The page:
The Penguin Lyric Interpretations


Return To
The Penguin

Never Make Me Cry


Written by Christine McVie.

Contributors to this interpretation included: Jessica Morgan, Joanne, Les, Becky, blackcat and Villavic. Also thanks to Mari for posting portions of Heroes and Villains about Christine which was very useful for this interpretation.

"My best songs I write in half an hour. Like You'll Never Make Me Cry, I wrote that in half an hour." --Christine McVie, Tusk documentary

Why do women stay in situations where they are not happy and fulfilled? Why are they willing to let the men in their lives walk all over their feelings? This seems to be something that Christine McVie has experienced many a time. While not appearing to be directed toward anyone in particular, the words of "Never Make Me Cry" allow us to see into her head and heart. With its beautiful vocal and soft music, "Never Make Me Cry" is one of Christine McVie's most emotional songs ever, and does not fit with the generally quirky mood of the Tusk album.

While Christine is sort of the mother of Fleetwood Mac, and their stabilizing influence, her life outside the band was somewhat lonely around the time they were working on Tusk, according to the Heroes and Villains book. Christine presents the picture of a level-headed, sensible and intelligent person. Though she undoubtedly personifies all those adjectives, many feel that she is also someone who very much wants a man to take care of her. She herself has said that she has rarely been without male companionship. She would not be the only woman who, in spite of possessing great talent, feels unfulfilled and needs a relationship. This often leads them to settle for relationships that are far from ideal. Sometimes it takes a while to realize you deserve better.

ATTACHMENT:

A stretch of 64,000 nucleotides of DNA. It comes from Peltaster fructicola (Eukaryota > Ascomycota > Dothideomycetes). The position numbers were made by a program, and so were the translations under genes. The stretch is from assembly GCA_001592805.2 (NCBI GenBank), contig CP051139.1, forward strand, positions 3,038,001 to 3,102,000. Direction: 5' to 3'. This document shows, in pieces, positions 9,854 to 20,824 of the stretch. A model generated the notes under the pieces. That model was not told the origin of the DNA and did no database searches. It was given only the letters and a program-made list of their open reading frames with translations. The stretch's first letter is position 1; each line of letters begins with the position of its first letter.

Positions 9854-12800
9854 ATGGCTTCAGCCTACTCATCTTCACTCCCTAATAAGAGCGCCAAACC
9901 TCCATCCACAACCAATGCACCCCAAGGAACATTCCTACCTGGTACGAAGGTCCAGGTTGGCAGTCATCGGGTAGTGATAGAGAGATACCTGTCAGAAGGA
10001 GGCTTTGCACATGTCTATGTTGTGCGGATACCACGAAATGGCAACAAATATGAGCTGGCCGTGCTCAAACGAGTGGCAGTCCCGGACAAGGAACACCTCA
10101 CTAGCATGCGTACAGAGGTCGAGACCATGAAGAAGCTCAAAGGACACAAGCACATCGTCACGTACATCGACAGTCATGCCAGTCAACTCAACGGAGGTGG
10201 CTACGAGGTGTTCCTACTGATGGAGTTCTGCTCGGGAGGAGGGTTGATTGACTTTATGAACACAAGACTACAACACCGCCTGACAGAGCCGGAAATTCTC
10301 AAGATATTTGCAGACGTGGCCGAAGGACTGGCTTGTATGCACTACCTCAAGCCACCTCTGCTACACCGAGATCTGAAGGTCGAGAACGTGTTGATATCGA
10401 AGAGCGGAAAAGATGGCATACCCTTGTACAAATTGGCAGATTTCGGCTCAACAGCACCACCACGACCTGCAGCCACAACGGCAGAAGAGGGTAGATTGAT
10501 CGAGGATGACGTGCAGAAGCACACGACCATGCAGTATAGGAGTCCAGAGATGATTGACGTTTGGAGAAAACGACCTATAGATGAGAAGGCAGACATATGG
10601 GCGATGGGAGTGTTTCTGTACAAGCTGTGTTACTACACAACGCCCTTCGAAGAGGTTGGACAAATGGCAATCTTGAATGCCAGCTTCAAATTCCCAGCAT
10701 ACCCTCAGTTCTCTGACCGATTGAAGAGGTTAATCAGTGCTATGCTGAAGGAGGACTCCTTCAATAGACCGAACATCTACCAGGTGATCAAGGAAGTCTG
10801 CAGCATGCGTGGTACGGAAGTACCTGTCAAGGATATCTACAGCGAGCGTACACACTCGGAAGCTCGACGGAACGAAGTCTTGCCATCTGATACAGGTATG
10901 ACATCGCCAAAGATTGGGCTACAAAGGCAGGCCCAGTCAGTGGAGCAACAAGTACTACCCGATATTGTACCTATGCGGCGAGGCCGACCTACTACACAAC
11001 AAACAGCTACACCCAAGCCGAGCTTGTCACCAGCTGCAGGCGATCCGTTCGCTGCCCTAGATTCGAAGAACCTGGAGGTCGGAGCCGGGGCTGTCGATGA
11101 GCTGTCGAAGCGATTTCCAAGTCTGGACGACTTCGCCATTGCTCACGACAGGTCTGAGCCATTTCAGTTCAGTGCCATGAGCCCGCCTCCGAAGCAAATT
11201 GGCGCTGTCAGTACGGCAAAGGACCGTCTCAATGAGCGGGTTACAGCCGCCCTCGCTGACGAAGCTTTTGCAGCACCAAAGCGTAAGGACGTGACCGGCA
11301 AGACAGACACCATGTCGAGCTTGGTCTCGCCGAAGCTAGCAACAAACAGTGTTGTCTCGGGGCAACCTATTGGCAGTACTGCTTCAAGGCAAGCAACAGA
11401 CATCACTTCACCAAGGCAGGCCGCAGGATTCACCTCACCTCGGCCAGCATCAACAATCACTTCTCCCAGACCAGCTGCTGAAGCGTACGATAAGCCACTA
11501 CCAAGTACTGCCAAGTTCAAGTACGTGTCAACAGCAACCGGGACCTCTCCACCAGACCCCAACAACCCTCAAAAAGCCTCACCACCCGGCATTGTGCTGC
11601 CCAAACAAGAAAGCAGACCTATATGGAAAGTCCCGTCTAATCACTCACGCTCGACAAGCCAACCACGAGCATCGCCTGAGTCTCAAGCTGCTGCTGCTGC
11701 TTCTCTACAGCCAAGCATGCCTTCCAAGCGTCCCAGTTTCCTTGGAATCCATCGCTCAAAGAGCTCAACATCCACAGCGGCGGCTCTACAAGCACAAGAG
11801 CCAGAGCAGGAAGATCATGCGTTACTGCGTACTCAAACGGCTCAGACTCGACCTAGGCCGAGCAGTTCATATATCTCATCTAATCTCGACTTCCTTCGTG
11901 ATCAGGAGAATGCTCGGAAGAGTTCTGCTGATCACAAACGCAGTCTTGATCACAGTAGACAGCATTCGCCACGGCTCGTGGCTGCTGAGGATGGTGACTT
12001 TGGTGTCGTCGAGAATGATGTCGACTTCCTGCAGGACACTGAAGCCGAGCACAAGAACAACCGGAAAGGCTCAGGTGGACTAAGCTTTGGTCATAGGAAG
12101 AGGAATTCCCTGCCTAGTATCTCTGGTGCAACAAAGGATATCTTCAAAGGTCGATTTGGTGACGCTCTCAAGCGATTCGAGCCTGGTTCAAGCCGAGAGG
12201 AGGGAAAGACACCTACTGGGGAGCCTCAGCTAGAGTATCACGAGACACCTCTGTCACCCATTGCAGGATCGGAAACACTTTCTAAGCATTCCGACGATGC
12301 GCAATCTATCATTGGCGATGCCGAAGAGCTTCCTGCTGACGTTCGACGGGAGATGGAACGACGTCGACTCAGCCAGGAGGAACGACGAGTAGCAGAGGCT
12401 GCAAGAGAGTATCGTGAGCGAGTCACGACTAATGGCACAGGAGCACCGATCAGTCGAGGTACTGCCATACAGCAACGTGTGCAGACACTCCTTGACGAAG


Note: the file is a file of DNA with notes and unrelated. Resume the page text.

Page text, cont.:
Go and do what you want
I know that you have the need
You know that I'll wait, as long as it takes
So go and do what you want

When someone is in love, or thinks that they are, they often let the person that they love hurt them; they put up with more than they normally would. The simple lyrics tell us that she is letting this man go off to do what he needs to do, whatever that may be. She is putting him first, which is clearly not a courtesy he pays her in return. When he wants to be with her again, she'll still be waiting. She's aware that she is not the most important thing in his life, but she loves him enough to tolerate his selfishness.

You'll never make me
You'll never make me
You'll never make me cry

Perhaps she is resigned to her man's behavior and has decided to be strong. She doesn't want to let him know that she is hurting. Or she could be telling herself not to cry anymore over this guy. He is not going to change, but she loves him, so this is her way of comforting herself.

I may not mean everything
But I'm happy to have your love
So don't worry baby, I'll be alright
And I'll never make you
I'll never make you
I'll never make you cry.

While she doesn't come first with him, she knows that he does love her. If he doesn't love her as much as she loves him, that is fine. He might be afraid of getting hurt himself, so he has held back. She just wants to reassure him that she won't hurt him. He is probably going to leave her. She'll be fine, and won't make him feel guilty about the decision to move on.

Maybe this is just how Christine feels about men in general, her preface to any new relationship. They all treat her badly, they all put themselves first, and they all hurt her in the end. Even though she loves them so much and only wants love in return, all she gets is tears.

Christine's songs on Tusk have a different mood than those on past Fleetwood Mac albums. There are not many happy love songs. She is now starting to write from the point-of-view of a woman who does not have such an optimistic attitude about love anymore. Maybe she is jaded, maybe she is just being pessimistic, but she has been through a lot. Her breakup with John and the painful recording of Rumours probably gave her some very negative relationship experiences. She has seen love fail firsthand three times in a very short period: her own, Stevie's and Lindseys, and Mick's. She might be starting to believe that love has to hurt, so she is willing to accept it because she wants to be loved. "Never Make Me Cry" seems to embody the way she was feeling at the peak of a new era for Fleetwood Mac.

Transcribed to HTML by Marty Adelson.

Copyright 1995-2001, Martin and Lisa Adelson
All Rights Reserved.